NHS treatment for asylum-seekers
Sir: Maria Gough misses the point ( Letters , 26 January). The question is not whether only those entitled to free treatment should receive it, but who should be entitled. People fleeing persecution and seeking asylum in the UK are forbidden to work while their applications are considered: if not entitled to free care, what should they do if they fall ill?
If their application is refused – sometimes wrongly, as even the government acknowledges – they may still be legally in Britain, on "temporary admission", but barred from work, benefits and accommodation (even in hostels for the homeless). If further evidence is required of the persecution they allege, how do they live while obtaining it?
The greatest absurdity concerns the Section 4 "hard cases", who receive government accommodation and subsistence vouchers (no money) because of special circumstances which may include health problems, but still do not receive free care for those very problems.
To say, with Tony McNulty, that policy is designed not "to make these families destitute . . . but to incentivise voluntary return" is frankly disingenuous. It also ignores the fact that very many would most gladly return home, could they do so safely: but they cannot, because of the persecution from which they have fled. That being so, they want to work and to contribute fully to society here – and to pay taxes and National Insurance – but are not allowed to.
Even were it not in breach of Conventions we have ratified, is that how a civilised society treats vulnerable people?
Dr Paul Snell
Hope Valley, Derbyshire
How faith schools encourage atheism
Sir: Robert Bottamley ( letter , 28 January) is quite correct to take issue with non-believers' concerns about faith schools and the daily act of worship in particular. However, not for the reason he gives.
I was brought up without any faith at home but was sent to a Seventh Day Adventist pre-primary school. The reasons for this were complex and had something to do with a good deal my father negotiated over school fees.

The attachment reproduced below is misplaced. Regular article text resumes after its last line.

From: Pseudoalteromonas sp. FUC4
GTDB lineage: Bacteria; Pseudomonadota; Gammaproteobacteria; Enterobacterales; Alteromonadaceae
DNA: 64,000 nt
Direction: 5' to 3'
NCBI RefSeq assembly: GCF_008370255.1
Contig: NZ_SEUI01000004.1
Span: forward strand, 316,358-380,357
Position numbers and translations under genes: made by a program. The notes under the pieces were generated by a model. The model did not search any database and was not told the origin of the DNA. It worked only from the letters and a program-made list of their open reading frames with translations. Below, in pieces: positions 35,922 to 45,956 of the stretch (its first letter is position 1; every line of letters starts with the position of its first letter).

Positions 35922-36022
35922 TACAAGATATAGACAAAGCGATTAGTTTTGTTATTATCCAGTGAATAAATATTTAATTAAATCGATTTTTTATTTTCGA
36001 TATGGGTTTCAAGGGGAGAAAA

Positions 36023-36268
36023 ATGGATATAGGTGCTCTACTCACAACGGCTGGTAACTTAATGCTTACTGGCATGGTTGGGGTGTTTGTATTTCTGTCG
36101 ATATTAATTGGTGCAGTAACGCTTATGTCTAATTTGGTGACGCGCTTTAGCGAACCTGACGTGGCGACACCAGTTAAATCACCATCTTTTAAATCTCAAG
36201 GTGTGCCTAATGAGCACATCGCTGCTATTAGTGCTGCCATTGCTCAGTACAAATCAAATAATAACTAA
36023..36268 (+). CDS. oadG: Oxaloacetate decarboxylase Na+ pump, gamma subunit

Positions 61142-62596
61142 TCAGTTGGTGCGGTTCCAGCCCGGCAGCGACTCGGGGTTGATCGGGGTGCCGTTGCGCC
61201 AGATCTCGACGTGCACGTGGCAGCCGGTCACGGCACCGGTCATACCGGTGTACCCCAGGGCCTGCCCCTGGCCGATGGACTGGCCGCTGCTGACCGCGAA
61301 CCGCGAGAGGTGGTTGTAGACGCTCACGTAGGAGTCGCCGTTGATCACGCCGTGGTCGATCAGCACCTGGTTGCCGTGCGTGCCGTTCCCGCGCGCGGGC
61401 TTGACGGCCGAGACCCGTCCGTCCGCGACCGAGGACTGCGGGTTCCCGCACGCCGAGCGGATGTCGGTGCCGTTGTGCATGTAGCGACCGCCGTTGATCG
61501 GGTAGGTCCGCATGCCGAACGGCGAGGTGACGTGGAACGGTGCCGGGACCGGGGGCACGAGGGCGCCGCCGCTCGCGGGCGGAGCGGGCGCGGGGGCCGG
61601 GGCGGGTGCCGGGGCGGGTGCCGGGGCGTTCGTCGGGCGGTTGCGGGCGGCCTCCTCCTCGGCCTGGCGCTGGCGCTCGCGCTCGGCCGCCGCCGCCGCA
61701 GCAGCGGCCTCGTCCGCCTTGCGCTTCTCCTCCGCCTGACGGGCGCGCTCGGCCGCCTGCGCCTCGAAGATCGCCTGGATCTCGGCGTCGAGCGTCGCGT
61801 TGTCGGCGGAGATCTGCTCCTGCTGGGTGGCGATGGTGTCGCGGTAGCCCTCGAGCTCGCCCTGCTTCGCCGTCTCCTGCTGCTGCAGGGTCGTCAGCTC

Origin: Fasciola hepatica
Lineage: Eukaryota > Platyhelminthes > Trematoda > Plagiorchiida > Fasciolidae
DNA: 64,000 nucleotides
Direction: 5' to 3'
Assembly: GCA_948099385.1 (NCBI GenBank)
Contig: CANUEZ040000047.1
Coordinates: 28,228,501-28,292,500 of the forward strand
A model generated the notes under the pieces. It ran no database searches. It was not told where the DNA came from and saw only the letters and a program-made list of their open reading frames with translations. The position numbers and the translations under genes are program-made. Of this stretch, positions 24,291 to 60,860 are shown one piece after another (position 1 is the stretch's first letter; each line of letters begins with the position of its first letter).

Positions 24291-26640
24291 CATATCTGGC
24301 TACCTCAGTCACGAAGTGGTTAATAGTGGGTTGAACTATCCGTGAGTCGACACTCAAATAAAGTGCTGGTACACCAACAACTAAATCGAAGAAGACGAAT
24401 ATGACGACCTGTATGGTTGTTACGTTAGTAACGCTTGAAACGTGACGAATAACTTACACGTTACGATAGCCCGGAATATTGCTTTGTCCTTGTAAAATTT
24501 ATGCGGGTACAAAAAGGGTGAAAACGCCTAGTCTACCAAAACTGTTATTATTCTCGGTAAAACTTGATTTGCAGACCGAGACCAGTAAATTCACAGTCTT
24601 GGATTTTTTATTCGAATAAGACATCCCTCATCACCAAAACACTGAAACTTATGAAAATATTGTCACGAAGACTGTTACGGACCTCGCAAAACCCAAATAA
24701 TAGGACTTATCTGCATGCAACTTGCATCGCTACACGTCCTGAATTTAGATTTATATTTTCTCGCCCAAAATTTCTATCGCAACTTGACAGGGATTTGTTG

The enduring result of exposure of my innocent mind to the hellfire and damnation that accompanied every lesson was that by the age of six I was thoroughly atheist, even though I hadn't ever heard the word, nor had my parents ever hinted that my sisters and I should or shouldn't have a faith.
It is what happens at home that determines whether or not children will grow up religious. Faith schools are a waste of time: they won't convert anyone nor will they maintain a faith if it isn't maintained at home.
Sir: In criticising non-believers' attitudes to faith schools, Robert Bottamley suggests the absence of faith is fragile. The truth is quite the reverse – the very existence of faith schools shows that it is religious belief that is fragile.
When adults decide the minds of innocent children should be force-fed a diet of superstition in faith schools, it expresses their fear that children mustn't be allowed to make informed and unbiased decisions on religion when they reach an age where they can reason for themselves.
Single-faith schools make children aware of religious difference at the age of five. To start endorsing difference and religious barriers so young and so well below the age of reason is nothing short of cruelty.
National Secular Society, London WC1
Sir: As a clergyman I have some concern about David Cameron's comments about parents with sharp elbows and places at faith schools.
One concern some of my colleagues have is the response of such parents when a clergy person refuses to perjure themselves when presented with an application form to sign. At the Faithworkers Branch of Unite annual general meeting some of my colleagues have reported stories of the retaliatory attacks in such circumstances.
The Revd Dr Mike Bossingham
Sir: There is research in psychology of learning which shows that children being taught something very often learn something else.
As a child I was marched to church every Sunday morning. I never believed the message, but while it was being delivered I marvelled at the architecture, wondering how it got there, and loved the music and the poetry of words to which I gave my own meaning. I still don't believe the message, but architecture, craftsmanship, music and poetry have been lifelong interests, applied to mosques, synagogues and indeed temples of all sorts.